Gut Liver.  2019 Jul;13(4):440-449. 10.5009/gnl18382.

Improvement of Nonalcoholic Fatty Liver Disease Reduces the Risk of Type 2 Diabetes Mellitus

  • 1Department of Gastroenterology, Ajou University School of Medicine, Suwon, Korea.


Little evidence is available about the effect of change in nonalcoholic fatty liver disease (NAFLD) status on risk of diabetes mellitus (DM) development. In this study, we tried to analyze the DM risk according to change in NAFLD status over time.
Among a total of 10,141 individuals for whom routine healthcare assessment was performed, 2,726 subjects were selected according to the inclusion/exclusion criteria. NAFLD status change was determined by using serial abdominal ultrasonography and fatty liver index (FLI) during the follow-up period.
Subjects were categorized according to change in NAFLD status as follows: 670 subjects in the persistent NAFLD group, 155 subjects in the resolved NAFLD group, 498 subjects in the incident NAFLD group, and 1,403 subjects in the no NAFLD group. Multivariate Cox regression analysis revealed that incident NAFLD (hazard ratio [HR], 1.94; 95% confidence interval [CI], 1.08 to 3.50; p=0.026) and persistent NAFLD (HR, 3.59; 95% CI, 2.05 to 6.27; p<0.001) were independent risk factors for predicting DM development, whereas the risk with resolved NAFLD was not significantly different from that with no NAFLD. FLI could reproduce the results acquired by ultrasonography.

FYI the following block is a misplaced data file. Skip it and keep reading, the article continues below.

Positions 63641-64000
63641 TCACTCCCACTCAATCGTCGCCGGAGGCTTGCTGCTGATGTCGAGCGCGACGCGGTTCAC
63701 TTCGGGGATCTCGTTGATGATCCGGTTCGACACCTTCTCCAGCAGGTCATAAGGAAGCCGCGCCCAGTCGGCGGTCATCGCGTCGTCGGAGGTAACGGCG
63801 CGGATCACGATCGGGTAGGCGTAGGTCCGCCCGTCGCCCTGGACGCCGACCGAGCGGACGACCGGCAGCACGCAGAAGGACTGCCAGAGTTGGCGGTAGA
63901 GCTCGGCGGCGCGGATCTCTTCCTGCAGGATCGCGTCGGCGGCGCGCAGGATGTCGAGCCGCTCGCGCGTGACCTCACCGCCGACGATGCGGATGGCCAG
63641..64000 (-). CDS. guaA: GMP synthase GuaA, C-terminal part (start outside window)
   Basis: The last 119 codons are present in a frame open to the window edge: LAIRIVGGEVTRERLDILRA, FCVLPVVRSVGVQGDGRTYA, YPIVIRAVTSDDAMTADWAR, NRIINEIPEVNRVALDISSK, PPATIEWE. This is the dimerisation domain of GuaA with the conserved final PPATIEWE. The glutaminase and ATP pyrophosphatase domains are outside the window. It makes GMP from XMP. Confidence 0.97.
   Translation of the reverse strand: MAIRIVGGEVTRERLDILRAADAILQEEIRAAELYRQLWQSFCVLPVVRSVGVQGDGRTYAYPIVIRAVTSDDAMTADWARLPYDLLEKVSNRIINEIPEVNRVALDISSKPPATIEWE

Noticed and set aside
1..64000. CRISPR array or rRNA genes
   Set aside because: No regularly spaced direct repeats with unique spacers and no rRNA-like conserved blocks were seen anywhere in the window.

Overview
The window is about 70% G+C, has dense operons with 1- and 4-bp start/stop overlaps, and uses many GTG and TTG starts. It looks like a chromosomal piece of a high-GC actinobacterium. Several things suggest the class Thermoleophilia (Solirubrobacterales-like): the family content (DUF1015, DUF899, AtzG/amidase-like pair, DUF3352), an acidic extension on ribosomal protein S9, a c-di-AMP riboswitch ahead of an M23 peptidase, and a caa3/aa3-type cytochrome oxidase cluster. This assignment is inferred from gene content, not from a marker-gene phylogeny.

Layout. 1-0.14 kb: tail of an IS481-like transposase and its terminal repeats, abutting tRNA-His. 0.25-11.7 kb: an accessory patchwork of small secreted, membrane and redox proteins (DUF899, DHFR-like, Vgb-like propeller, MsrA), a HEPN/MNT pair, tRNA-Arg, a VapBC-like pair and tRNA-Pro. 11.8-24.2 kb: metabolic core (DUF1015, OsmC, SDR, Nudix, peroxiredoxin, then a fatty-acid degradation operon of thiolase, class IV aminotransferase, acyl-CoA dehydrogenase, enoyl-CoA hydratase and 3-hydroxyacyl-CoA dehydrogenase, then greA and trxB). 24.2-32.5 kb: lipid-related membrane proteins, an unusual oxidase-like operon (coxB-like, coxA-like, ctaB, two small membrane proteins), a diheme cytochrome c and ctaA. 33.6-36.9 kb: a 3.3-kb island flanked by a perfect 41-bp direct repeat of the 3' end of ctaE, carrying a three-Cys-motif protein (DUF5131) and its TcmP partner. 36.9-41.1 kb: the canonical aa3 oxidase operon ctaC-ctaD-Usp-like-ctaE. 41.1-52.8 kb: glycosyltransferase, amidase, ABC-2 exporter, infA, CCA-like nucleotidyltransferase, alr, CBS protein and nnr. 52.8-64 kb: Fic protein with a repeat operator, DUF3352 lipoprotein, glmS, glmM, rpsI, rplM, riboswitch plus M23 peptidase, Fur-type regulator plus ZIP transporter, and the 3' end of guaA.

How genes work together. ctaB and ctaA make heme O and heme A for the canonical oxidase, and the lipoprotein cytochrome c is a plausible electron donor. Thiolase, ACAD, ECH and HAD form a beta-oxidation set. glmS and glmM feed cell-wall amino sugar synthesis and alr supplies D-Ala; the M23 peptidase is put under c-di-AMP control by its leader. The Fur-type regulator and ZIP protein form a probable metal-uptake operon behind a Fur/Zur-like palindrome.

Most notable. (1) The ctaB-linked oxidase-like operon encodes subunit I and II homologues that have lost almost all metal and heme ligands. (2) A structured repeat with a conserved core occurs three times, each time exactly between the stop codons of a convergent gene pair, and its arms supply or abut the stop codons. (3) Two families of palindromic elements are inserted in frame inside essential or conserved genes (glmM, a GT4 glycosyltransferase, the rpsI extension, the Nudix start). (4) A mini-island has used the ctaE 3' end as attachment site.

This study demonstrated that future DM risk could be influenced by changes in NAFLD status over time. Resolution of NAFLD could reduce the risk of future DM development, while the development of new NAFLD could increase the risk of DM development.


Diabetes mellitus, type 2; Nonalcoholic fatty liver disease; Fatty liver; Ultrasonography; Obesity
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